Boston Globe's Scores

For 6,065 reviews, this publication has graded:
  • 55% higher than the average critic
  • 3% same as the average critic
  • 42% lower than the average critic
On average, this publication grades 0.3 points higher than other critics. (0-100 point scale)
Average Movie review score: 63
Highest review score: 100 45 Years
Lowest review score: 0 Porky's
Score distribution:
6065 movie reviews
    • 47 Metascore
    • 63 Reviewed by
      Ty Burr
    The real struggle in The Alamo is between historic revisionism and Hollywood notions of sacrifice, and it's not much of a contest: Hollywood wins, as it did in John Wayne's sprawling, factually spurious 1960 film.
  1. It’s network television drama, starring actors best known for their TV work and full of the petty gripes and mild worries of characters who really have nothing compelling to worry about.
    • 47 Metascore
    • 50 Reviewed by
      Ty Burr
    It's the sort of thing you'll either find enchanting or an excellent reason to reach for the Scotch.
    • 47 Metascore
    • 63 Reviewed by
      Ty Burr
    The problem with Semi-Pro is that it keeps forgetting it's a parody of sports movies; the final scenes are supposed to be uplifting (sort of) but they're not fooling anyone. The film's much better when it just lets the guys gas and sass each other.
  2. Perrier’s Bounty is all stock material, full of characters that deserve more than the cliched shootouts and showdowns that befall them. Even the movie’s most natural impulses seem to come from a can.
  3. The movie might have something to say about black racism, but the conversations go nowhere, and the cliches of the genre take over.
  4. Once it’s clear the movie won’t be deviating at all from its formula, Frank’s journey gets tedious.
  5. Offers cliches instead of chills.
  6. It’s a stagy, half-entertaining, half-tedious acting competition between five excellent Englishmen.
  7. Just Like Heaven suggests that a post-coma Elizabeth might understand what life is truly all about. Of course, if being alive means having to live in this movie, maybe she was better off the way she was.
  8. As lifeless and unneeded as The A-Team is, it might have been worse.
    • 47 Metascore
    • 63 Reviewed by
      Ty Burr
    Funnier than any low-rent rip-off of "There's Something About Mary" has a right to be. It's crass, it's unsophisticated, it aims right for the slapsticky pleasure center of the under-30 moviegoer's brain. So sue me, I laughed. A lot.
  9. Phyllis and Harold is really about Phyllis and how discontent has a way of spilling, then spreading. Kleine never quite says so, but her mother’s life was a tragedy.
  10. Von Trier's The Idiots is both lively and juvenile.
    • Boston Globe
  11. Sexual doublespeak is everywhere.
    • 47 Metascore
    • 38 Reviewed by
      Ty Burr
    The ugly duckling of Nickelodeon's after-bath lineup. That's its strength.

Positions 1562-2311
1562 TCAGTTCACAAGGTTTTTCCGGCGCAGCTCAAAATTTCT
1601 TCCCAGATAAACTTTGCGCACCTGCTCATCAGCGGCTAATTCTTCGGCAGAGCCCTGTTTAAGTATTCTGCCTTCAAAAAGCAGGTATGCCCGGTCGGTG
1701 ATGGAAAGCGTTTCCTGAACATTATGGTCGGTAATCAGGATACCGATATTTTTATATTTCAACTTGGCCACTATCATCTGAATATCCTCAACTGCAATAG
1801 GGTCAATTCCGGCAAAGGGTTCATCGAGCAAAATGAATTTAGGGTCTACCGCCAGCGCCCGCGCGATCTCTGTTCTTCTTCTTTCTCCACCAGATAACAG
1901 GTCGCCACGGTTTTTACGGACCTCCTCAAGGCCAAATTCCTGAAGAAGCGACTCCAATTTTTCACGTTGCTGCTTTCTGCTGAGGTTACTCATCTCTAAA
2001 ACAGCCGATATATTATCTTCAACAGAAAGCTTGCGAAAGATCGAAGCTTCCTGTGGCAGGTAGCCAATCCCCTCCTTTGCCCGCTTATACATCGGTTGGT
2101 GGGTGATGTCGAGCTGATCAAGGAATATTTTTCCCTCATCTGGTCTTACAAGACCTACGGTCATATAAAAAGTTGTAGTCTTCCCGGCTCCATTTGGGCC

• 47 Metascore
    • 50 Reviewed by
      Ty Burr
    Like many of us who cherish the safe harbor of old movies, Rose and Cary mourn the fact that they don't make 'em like they used to. If they'd paused to ponder why not, they might have a better movie.
  12. That’s the key to this movie — the way Thérèse looks at things; it’s a rare film that focuses on a woman actually looking and how she responds to what she sees.
  13. It’s all a fair attempt, but Aselton isn’t going to make anyone forget Kathryn Bigelow.
    • 46 Metascore
    • 50 Reviewed by
      Ty Burr
    The result is a curious hash: warmly funny in the comic scenes and shamelessly sentimental during the sad bits, of which there are many.
  14. Howard never decides on tones that complement each other, and the dissonance is jarring.
  15. “2” is as flashy and splashy as the original. Both also register right up there on the implausibility scale — that’s like the Richter scale, only with head scratching — but “2” has a lighter touch and more interesting settings. Macau and London, here we come.
  16. Figgis's film doesn't match its reach.
  17. The Dead Pool is not a subtle movie or a bloodless one, although it does manage to put its own twist on the usual car chase sequence. [13 Jul 1988, p.59]
    • Boston Globe
  18. The movie is so desperate to be palatable, to appeal to everybody that it doesn't taste like anything.
    • 46 Metascore
    • 38 Reviewed by
      Ty Burr
    If anything, Burke & Hare is a slaphappy mess that recalls Landis's earliest work on 1970s midnight movies like "Schlock'' and "The Kentucky Fried Movie.''
  19. A mawkish, preposterous melodrama riddled with clichés, stereotypes, bad dialogue, and inept emotional manipulation.
  20. The Flowers of War is the latest movie focused on the Nanking atrocities. Lu Chuan's "City of Life and Death'' was released in the United States last year and presented a far greater, grimmer, and more punishing re-creation of the sacking.
  21. Flirt has its moments, and Ewell and Nikaidoh are auspicious additions to the Hartley rep company. But Flirt will appeal mostly to Hartley completists. [23 Aug 1996]
    • Boston Globe
    • 46 Metascore
    • 50 Reviewed by
      Ty Burr
    Dawdles amiably and can't quite decide what it wants to be.

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